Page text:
Student Cell Phone Use Creates Discussion within School

By Angelica Niedermeyer, News Editor

Sincethe start of the school year, Melissa Whelan, dean for student life, and other faculty members have been taking students’ phones during the school day when they see them being used. The students then pick up their phones at the end of the day from Whelan’s office. On an average day, Whelan has about three phones in her office.

In an attempt to send a competitively-friendly message to the students, Whelan presented a challenge to the student body: she would buy everyone in the school ice cream if the students went a week without having any phones taken away. 

“There is harm in breaking rules of community because phones should be turned off and put in backpacks during the school day,” said Whelan, echoing the rule found in the school handbook. “If the students wanted to change the rule we could have a conversation, but going against it is not the way to achieve this.”

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Students’ frequent violation of the school’s cell phone policy, which prohibits students from using their cell phones during the school day, has led to discussion on how to address the issue. (Illustration by Emma Freeman)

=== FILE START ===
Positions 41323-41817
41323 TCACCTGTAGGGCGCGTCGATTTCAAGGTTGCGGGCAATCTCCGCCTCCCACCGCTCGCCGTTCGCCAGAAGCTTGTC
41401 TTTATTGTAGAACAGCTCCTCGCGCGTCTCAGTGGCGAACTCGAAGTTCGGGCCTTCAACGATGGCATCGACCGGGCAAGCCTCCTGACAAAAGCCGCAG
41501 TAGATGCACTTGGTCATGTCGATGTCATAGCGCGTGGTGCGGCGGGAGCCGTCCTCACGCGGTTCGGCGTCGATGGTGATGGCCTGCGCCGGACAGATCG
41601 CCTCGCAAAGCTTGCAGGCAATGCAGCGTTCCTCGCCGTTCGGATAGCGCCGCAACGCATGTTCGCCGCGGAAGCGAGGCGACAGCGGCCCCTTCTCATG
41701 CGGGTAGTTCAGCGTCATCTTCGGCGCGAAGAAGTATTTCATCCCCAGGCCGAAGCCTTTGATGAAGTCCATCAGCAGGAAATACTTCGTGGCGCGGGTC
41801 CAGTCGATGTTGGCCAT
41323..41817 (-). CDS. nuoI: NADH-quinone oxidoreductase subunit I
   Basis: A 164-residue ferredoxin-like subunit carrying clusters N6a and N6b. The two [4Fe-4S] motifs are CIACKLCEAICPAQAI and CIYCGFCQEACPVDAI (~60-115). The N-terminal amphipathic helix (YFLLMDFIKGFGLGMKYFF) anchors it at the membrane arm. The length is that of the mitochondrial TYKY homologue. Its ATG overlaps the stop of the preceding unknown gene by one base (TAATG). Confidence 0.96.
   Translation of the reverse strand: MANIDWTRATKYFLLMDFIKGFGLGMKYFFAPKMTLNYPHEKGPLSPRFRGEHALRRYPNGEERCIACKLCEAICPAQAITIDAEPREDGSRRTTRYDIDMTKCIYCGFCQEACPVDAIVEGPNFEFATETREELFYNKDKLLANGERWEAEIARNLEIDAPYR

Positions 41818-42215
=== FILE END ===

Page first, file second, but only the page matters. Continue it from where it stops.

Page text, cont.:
Whelan hopes that phone usage will be minimized during the school day in the future. “The idea is that the ice cream is an incentive, not the end, and that after the ice cream the students would continuously not use their phones instead of going back to using them,” said Whelan. “[Students] would receive further consequences because it’s going against the code of conduct.”

Students weigh in on the matter and believe there could be different steps to change. “I think that it is acceptable for Dr. Whelan to take phones, but maybe we should get a warning,” senior Sarah Maes said. 

Some students believe phone usage should be allowed in moderation. “During our study halls, we should be able to be on our phones because we should be free to do whatever we feel like doing on our own time. If I want to go on Minecraft, I should be able to go on Minecraft, as long as I finish my homework before, of course,” senior Emma McEvoy said.

The controversial policy and related challenge is also the topic of this issue’s opinions articles found here and here.

Whelan believes phone usage needs to end in order to uphold the community’s core values. “My hope is that everyone in the community respects the norms we established from the cellphones to the uniforms, so we value the core value of respect.”

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